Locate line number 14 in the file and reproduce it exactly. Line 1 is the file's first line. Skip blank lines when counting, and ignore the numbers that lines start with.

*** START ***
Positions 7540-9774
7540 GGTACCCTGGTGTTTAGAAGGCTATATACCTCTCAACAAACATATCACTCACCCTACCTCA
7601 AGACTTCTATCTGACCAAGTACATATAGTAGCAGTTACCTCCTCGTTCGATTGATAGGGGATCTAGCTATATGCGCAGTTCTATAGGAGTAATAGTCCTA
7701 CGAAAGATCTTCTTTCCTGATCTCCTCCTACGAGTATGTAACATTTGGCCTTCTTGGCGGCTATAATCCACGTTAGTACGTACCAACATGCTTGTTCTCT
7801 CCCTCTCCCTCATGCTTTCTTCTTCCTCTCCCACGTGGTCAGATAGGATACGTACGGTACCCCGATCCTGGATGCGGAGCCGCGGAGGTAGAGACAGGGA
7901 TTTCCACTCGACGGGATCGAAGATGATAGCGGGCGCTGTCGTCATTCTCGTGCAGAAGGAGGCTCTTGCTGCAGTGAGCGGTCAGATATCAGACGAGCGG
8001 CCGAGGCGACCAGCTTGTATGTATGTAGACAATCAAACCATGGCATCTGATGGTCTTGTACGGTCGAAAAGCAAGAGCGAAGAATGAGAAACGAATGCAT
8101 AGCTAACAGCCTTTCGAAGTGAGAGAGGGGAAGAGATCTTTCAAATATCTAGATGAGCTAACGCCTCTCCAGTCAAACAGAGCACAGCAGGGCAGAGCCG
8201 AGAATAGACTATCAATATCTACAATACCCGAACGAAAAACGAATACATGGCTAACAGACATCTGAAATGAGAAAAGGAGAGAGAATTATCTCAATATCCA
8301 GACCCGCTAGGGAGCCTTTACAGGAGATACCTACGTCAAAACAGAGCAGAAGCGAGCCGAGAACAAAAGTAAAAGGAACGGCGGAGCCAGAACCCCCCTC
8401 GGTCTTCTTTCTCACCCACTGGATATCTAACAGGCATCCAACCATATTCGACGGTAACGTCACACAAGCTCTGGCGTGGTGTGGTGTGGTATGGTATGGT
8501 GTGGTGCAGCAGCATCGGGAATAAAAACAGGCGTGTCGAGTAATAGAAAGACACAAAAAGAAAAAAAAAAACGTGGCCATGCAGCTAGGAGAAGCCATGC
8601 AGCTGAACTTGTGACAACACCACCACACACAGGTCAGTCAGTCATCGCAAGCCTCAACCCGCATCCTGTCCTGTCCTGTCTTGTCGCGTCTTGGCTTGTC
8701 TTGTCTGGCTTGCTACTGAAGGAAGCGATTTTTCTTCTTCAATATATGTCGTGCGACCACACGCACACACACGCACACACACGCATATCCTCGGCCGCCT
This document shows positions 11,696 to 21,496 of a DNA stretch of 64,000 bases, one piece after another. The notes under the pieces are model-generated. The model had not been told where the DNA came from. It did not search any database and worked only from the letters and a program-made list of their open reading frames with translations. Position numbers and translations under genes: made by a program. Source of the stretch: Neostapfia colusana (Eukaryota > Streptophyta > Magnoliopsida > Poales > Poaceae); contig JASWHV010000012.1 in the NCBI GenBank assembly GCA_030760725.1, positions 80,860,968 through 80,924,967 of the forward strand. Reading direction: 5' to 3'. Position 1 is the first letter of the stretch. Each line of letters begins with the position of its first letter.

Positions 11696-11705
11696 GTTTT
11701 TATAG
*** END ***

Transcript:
8701 TTGTCTGGCTTGCTACTGAAGGAAGCGATTTTTCTTCTTCAATATATGTCGTGCGACCACACGCACACACACGCACACACACGCATATCCTCGGCCGCCT